Israel has sold 5 percent of the country's third-largest bank to Deutsche Bank for a reported $210 million.
The Finance Ministry says the German bank will have an option to buy an additional 3.33 percent of Israel Discount Bank by Tuesday evening.
The ministry has not disclosed the price of the initial stake, but Israeli media reports said it was 800 million shekels, or $210 million.
The government held a minority 25 percent stake in Discount before the sale. It offered the shares to 10 foreign investment banks.
A group led by U.S. businessman Matthew Bronfman controls the bank with a 26 percent stake.
The state currently owns 25% of Discount Bank's equity shares, valued at NIS 2.25 million. It is seeking to raise about NIS 800 million from the current sale. The state has said it plans eventually to sell all of its holdings.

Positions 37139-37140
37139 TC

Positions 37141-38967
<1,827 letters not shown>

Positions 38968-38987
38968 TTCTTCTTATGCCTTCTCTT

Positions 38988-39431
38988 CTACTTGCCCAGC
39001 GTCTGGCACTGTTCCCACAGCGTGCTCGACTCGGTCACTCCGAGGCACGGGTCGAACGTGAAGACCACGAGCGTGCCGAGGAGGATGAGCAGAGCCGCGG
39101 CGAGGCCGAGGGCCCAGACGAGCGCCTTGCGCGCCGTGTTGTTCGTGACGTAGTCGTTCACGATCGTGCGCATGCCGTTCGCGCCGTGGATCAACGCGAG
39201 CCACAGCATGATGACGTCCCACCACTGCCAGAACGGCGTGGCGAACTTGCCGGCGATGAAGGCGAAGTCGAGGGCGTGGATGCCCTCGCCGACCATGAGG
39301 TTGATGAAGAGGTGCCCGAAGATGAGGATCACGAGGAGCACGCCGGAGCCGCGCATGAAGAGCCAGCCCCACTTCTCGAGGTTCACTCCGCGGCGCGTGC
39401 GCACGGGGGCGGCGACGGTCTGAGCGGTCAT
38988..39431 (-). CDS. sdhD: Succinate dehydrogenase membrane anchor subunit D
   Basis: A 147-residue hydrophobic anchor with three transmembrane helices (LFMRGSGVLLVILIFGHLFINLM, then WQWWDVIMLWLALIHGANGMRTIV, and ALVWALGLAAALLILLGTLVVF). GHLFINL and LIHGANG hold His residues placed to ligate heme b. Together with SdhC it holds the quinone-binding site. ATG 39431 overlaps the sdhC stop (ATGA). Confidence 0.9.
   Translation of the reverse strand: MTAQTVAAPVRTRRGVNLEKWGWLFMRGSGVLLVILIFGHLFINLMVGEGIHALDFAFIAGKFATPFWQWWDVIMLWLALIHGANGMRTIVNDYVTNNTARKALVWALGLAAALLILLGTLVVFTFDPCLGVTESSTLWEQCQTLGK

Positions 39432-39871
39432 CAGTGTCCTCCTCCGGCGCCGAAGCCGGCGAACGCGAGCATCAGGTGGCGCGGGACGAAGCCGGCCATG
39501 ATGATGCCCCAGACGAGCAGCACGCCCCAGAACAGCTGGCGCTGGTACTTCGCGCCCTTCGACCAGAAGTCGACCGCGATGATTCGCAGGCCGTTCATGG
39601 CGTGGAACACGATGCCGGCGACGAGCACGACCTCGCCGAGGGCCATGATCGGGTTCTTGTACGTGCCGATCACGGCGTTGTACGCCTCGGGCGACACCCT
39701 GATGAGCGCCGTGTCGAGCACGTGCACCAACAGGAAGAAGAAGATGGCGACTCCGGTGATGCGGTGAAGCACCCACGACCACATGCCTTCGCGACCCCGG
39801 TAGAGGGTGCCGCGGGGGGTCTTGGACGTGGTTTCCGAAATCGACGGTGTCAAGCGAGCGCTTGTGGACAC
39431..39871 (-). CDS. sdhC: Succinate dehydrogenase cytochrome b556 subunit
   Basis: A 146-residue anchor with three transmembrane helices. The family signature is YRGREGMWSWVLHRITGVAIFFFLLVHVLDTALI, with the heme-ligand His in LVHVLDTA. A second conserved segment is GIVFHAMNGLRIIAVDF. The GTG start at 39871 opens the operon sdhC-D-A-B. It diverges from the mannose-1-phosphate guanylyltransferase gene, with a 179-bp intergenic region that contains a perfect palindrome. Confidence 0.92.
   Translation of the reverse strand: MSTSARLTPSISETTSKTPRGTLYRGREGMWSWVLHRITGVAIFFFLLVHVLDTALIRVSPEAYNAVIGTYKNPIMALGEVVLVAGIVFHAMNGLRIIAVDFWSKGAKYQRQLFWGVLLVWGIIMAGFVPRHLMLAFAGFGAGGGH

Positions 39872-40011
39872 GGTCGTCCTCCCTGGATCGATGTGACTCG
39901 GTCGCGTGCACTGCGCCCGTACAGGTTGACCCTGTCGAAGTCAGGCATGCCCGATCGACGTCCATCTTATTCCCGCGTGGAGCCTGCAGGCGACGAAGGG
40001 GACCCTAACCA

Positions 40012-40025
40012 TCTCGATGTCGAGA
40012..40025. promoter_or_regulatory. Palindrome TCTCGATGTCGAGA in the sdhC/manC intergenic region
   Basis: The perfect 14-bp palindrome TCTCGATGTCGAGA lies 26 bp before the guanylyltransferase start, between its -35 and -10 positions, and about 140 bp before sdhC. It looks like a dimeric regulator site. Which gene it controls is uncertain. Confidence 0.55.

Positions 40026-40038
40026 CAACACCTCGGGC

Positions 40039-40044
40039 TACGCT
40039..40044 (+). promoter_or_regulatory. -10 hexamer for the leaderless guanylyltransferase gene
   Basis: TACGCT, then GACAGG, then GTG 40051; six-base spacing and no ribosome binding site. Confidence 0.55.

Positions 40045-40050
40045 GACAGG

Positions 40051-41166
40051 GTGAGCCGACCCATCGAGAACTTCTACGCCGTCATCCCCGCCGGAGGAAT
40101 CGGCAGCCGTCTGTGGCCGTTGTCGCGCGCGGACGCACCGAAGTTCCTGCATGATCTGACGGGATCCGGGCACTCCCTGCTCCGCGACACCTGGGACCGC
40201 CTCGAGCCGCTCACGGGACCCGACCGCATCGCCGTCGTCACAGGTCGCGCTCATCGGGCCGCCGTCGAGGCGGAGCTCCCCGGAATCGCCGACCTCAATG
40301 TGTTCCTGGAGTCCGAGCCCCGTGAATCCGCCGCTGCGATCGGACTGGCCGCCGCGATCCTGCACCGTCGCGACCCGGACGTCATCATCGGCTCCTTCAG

Accountant General Shuki Oren explained to Knesset members that a lump sale lets the state complete the process in a simple, straightforward manner, taking advantage of the stock's current high price while shielding the government from market fluctuations.
Oren added that the lump sale will let the government get the most out of the market. The timing and size of future lump sales will be decided by the Finance Minister based on market conditions, and reported to the Knesset Finance Committee.
At Oren's request, the Finance Committee approved the sale yesterday evening. The committee was convened for an urgent closed meeting before the close of trade Monday. Fourteen voted in favor, three voted against and one abstained.
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